Government policy: Renewable heat, carbon and all that …

Our quarterly rant: Government policy, renewable heat, carbon and all that…

Future generations won’t thank us for the current lack of technical understanding within our senior political ranks. It was, to say the least, a little disappointing that no party in the snap-election bothered to mention renewables policy. At the same time, the climate-change denying dinosaur Trump promotes the use of coal and oil in the face of accelerating increase of global temperature and atmospheric CO2.

Despite all of this, we can report that GSHP, renewables and water resource works are all busy. We believe there have been so many false starts, U-turns and instances of good old-fashioned government mess-ups over the last seven years with regard to the RHI and renewables policy that people and investors have decided that we may as well just get on with it! In a similar fashion, it is clear that the world will get on with implementing the Paris climate accord despite the USA’s brainless stance.

As regards the RHI; we have a degree of continuity. Despite some tabled amendments to RHI policy (delayed by the election and summer recess), Carbon Zero Consulting are confident the RHI will remain open to applications until March 31st 2021. Work is now in progress at the department of BEIS to develop strategies for the ‘post-RHI’ environment. This is likely to take the form of planning requirements for renewable energy provision – rather than payment of tariffs.

UK renewable energy has managed to get column inches this summer with the significant contribution of solar and wind power to the UK power mix – at times providing up to 50% of our energy on a sunny/windy day. Just a few years ago, the ‘carbon intensity’ of grid electricity was in excess of 500g of CO2 (this is the measure of how ‘dirty’ or how much CO2 is pumped into the atmosphere for every unit of power we all consume). This figure now averages less than 300g with some instances, of less than 100g.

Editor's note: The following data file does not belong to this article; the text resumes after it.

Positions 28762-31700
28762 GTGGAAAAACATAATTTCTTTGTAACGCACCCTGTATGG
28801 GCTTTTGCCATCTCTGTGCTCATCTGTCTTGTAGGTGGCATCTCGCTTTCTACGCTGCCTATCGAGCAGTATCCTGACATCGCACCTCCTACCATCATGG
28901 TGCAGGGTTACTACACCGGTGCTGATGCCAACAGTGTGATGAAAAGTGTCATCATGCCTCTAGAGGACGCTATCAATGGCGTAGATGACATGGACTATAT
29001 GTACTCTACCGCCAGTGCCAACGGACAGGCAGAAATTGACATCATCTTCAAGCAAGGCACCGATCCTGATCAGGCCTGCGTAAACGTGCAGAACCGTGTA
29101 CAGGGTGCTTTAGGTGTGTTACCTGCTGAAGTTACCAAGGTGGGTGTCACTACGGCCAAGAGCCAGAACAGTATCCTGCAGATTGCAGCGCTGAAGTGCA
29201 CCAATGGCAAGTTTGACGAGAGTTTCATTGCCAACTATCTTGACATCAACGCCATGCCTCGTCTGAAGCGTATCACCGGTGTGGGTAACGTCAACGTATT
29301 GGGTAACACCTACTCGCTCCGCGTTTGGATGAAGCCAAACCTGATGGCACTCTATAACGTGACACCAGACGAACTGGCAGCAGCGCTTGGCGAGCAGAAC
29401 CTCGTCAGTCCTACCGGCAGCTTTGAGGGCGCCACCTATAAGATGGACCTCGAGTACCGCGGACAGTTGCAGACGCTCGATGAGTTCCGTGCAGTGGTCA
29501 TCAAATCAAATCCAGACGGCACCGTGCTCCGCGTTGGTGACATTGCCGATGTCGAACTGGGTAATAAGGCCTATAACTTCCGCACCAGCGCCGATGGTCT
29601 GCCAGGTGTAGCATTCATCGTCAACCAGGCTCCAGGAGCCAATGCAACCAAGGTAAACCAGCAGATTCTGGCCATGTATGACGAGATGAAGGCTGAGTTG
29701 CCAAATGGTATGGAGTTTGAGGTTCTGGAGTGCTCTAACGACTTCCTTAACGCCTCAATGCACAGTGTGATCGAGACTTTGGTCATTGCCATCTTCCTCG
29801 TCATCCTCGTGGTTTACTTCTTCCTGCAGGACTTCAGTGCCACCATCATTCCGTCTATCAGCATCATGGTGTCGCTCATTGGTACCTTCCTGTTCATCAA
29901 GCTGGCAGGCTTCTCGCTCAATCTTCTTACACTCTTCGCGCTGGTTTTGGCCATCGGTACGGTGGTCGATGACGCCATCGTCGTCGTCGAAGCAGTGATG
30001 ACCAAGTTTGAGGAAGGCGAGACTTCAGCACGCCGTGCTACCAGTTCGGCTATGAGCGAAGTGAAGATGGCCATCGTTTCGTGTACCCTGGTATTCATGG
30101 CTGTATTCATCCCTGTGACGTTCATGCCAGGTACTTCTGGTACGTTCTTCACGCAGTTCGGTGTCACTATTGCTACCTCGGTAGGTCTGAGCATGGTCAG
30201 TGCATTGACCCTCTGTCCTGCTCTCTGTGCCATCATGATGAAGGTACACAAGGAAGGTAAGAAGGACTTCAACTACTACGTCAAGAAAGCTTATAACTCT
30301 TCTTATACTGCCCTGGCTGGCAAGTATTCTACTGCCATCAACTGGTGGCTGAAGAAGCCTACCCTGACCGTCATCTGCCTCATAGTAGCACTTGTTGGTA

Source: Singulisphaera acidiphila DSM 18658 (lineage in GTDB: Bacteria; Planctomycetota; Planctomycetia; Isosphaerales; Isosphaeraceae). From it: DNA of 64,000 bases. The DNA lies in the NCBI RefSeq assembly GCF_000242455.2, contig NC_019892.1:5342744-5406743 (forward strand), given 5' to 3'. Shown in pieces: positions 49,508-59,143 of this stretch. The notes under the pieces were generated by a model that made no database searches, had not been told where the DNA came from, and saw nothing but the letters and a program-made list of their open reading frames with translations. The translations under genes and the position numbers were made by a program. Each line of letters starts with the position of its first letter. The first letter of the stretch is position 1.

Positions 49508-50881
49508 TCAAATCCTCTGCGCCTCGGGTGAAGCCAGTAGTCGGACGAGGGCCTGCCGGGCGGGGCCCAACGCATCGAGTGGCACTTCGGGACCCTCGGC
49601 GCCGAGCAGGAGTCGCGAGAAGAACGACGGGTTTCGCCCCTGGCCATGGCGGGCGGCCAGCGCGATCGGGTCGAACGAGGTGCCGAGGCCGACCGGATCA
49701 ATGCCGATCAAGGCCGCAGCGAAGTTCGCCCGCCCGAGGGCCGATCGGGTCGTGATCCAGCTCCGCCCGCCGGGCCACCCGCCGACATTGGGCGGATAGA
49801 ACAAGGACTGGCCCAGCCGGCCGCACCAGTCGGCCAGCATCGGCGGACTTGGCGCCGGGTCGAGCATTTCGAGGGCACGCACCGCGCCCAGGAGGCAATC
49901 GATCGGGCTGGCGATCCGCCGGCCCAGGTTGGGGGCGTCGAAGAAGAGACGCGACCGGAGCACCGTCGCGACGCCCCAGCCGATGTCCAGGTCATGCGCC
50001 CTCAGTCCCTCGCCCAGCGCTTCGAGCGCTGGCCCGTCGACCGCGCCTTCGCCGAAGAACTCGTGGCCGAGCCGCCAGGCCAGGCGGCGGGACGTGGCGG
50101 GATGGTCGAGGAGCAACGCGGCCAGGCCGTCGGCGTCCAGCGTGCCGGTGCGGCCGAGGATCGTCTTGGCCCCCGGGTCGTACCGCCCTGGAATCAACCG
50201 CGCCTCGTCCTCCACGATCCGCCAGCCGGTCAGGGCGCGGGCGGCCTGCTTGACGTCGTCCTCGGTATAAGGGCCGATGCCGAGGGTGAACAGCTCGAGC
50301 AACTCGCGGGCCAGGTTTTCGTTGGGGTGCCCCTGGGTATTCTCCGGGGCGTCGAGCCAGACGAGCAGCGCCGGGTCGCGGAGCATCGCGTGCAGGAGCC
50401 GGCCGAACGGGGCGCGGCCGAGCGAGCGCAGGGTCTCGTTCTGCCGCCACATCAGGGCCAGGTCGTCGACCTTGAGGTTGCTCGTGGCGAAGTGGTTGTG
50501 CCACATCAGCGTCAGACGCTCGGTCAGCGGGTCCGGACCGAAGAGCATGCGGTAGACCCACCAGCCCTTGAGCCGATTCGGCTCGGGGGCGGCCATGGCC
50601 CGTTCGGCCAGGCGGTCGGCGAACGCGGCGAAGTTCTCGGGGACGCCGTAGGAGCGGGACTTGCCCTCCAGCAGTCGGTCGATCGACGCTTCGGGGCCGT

This is real progress – based on investments made some years ago. We need to keep our focus on the importance of renewables in the face of huge cost increases of nuclear power. The latter is of huge importance to our future zero-carbon power mix, but we are ‘over a barrel’ due to shameful policy to allow the Chinese and French to name their nuclear power price and take control of our future energy security.

Despite the many problems and shortcomings of our government’s approach, the significant reduction of CO2 emissions means the use of heat pumps for heating and cooling has never been more attractive as they become an increasingly low-carbon technology.

Hottest April on record globally

Global temperature records show that April was the hottest on record – this follows March breaking the same record. Furthermore, it is the seventh month in a row to break global temperature records, this all but guarantees that 2016 will be the hottest year on record.

April’s temperature smashed the previous record by 0.24°C and was 0.87°C above the average baseline. Scientists are now becoming worried that it may be impossible to meet the 1.5°C temperature cap agreed at the Paris summit with doubt even being raised on a 2°C cap. This worrying trend of smashing temperature records shows the need for immediate action to reduce our carbon emissions.

UK national grid uses no coal for first time in over 100 years

The UK’s national grid has been producing electricity without any assistance from coal fired power plants for the first time since 1882. This historic event occurred late Monday 10th May and spanned into the early hours of Tuesday morning. This was again repeated over the weekend.

The government has stated its plans to phase out coal power by 2025 as it is has a significantly higher ‘carbon intensity’ compared to gas (and of course energy from renewables and nuclear has zero carbon intensity). The reduced reliance on coal is excellent news for heat pump owners as reduced grid carbon intensity will see the carbon efficiency of heat pumps improve even further.

UK Grid Carbon Intensity on 14/05/2016

UK’s Solar Power Generation